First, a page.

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18 comments Post a commentcomment

What do YOU think?

  1. avatar
    Pam Jones

    Our library is already a community hub. It has a coffee bar serving the elderly who can chat or read their paper. A toddler group. Lots of books and free internet access. Some evenings it’s been a music venue or hosted events as part of local festivals. On one occasion it had a huge model railway set up of how the local network used to look in the last century giving a valuable historical insight to local people. It hosts regular displays. All in addition to the usual reading projects with children, asylum seekers etc. If you want to see what a library can do you need to visit Lancaster in NW England.

    • avatar
      Elspeth Anderson

      Libraries are an absolute must, a place to order books one cannot afford to buy, friendly library staff to answer queries, care for the books. Children’s library essential, also community provision, central to an area.

  2. avatar
    Brice

    Libraries are an absolute must!

  3. avatar
    Tymbus

    Well it would be nice if they had more books!

  4. avatar
    Marion

    It’s to the detriment of new books on the shelves though. Mostly seem to be used for internet access.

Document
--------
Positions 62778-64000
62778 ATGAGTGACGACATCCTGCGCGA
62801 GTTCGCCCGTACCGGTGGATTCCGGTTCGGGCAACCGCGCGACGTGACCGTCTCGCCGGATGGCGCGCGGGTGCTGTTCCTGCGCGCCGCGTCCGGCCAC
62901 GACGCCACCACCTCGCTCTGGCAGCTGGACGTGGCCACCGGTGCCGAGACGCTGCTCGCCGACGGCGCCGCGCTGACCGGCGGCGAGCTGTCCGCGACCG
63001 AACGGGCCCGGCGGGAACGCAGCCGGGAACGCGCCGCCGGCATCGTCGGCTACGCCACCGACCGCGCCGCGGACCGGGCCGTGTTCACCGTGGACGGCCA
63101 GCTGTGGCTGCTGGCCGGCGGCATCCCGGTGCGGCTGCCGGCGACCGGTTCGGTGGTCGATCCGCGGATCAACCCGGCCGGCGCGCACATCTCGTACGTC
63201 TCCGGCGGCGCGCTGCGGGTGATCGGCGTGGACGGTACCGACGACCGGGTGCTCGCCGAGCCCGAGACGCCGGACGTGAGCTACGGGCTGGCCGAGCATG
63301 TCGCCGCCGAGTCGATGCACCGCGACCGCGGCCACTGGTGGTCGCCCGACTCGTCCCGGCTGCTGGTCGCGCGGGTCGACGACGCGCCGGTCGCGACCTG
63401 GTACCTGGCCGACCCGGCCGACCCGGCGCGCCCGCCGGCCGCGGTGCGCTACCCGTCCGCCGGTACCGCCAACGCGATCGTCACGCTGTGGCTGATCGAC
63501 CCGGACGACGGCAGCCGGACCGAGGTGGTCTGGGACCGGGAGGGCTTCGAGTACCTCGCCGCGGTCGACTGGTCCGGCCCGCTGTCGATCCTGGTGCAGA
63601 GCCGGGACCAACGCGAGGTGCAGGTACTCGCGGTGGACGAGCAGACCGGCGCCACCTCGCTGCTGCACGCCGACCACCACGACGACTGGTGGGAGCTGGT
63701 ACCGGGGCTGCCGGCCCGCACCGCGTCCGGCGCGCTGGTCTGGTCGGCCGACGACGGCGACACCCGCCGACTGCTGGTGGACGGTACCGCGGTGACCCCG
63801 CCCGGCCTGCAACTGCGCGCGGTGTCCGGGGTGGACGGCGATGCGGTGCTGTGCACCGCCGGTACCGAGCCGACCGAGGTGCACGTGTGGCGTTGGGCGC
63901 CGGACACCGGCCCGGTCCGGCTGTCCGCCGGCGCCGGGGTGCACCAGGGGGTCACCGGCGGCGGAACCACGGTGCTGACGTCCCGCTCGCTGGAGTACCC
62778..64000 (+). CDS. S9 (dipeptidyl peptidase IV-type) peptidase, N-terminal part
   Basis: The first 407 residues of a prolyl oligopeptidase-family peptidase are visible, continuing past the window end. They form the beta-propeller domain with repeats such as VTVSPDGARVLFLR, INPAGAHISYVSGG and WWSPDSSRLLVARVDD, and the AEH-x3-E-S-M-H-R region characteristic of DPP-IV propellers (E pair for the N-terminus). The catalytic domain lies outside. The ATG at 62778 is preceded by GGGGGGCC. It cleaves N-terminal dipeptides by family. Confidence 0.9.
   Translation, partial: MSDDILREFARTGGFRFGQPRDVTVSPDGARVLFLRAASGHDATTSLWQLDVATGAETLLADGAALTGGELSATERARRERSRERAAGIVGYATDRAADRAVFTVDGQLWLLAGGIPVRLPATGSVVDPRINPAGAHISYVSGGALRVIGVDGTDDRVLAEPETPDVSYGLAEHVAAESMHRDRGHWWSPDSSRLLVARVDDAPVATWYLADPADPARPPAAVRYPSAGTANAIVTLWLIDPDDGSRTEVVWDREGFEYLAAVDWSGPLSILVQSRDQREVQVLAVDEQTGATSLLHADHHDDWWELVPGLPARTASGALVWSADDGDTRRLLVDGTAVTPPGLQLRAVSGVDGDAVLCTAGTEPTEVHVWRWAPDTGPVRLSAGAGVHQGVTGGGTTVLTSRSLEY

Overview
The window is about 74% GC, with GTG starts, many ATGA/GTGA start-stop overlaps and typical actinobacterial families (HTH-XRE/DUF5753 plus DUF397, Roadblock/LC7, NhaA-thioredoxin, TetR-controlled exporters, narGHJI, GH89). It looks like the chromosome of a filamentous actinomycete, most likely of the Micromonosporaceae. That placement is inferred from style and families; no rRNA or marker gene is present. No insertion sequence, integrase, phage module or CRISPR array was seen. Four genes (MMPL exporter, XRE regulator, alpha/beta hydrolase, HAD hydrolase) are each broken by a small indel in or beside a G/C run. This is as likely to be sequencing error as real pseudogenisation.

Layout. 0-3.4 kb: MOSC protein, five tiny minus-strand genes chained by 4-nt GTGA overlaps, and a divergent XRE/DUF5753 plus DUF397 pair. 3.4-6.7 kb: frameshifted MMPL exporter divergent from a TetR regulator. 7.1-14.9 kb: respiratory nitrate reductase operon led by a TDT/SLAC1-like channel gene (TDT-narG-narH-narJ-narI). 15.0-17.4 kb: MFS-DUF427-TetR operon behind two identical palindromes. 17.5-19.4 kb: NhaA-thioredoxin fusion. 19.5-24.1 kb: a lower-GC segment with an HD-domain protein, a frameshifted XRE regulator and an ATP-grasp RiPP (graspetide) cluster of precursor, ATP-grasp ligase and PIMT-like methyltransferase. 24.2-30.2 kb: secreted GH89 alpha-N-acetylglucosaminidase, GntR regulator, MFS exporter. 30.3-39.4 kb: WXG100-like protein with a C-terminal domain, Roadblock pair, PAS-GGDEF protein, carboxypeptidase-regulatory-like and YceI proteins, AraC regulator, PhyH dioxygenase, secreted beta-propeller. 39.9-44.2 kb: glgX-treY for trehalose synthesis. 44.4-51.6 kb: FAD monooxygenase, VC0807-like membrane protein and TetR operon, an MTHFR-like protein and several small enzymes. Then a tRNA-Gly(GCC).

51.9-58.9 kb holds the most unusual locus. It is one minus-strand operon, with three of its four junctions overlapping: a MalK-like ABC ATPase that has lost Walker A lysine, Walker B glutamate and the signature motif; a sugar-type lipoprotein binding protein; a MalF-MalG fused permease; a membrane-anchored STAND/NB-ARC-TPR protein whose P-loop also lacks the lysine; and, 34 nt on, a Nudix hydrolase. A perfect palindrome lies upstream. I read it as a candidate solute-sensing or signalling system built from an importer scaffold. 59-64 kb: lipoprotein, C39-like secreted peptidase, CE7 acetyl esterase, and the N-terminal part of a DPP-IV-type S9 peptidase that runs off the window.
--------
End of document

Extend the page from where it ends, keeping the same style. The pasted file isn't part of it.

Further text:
5. avatar
    Philip

    Education, research, resources, cross referencing, reading for pleasure, community focal point, sanctuary from noise, sharing, discovery….I could go on

  6. avatar
    Olivia

    Love the library started bringing my son from 3yrs old library a must

  7. avatar
    Chris

    Books, quiet contemplative reading space, research and digital.

  8. avatar
    Ian

    Community groups and basic computer skills training for the generations who didn’t have them at school.

  9. avatar
    Ann

    Never let the love of BOOKS die! Reading the printed word in the pages of a book is satisfying in some magical way no other form of communication can match

  10. avatar
    Hetta

    Books are stilk essential but libraries could be used addisionally for different kinds of workshops and training

  11. avatar
    Hetta

    But please we NEED BOOKS. They are irreplaceble!

  12. avatar
    Ian

    Use the library regularly . Think they need more books . The big library in the next town has closed and the part they’ve opened is now half the size or smaller . Very sad .

  13. avatar
    Tim

    Libraries have a huge social function and for many elderly or those that live alone, it may be one of the few opportunities to come into contact with others during the week. Also, the various book reading, knitting, baby sing along sessions, author visits etc. So, apart from the book in / book out function, they are a huge community resource and long may they continue! My wife had worked in one for nearly 30 years too!!

  14. avatar
    Γιώργος

    Sanctuary for motivation inspiration focus

  15. avatar
    Marc Cheyne

    I wish librarys weren’t used as crèches for noisy infants. We should have national crèches for that!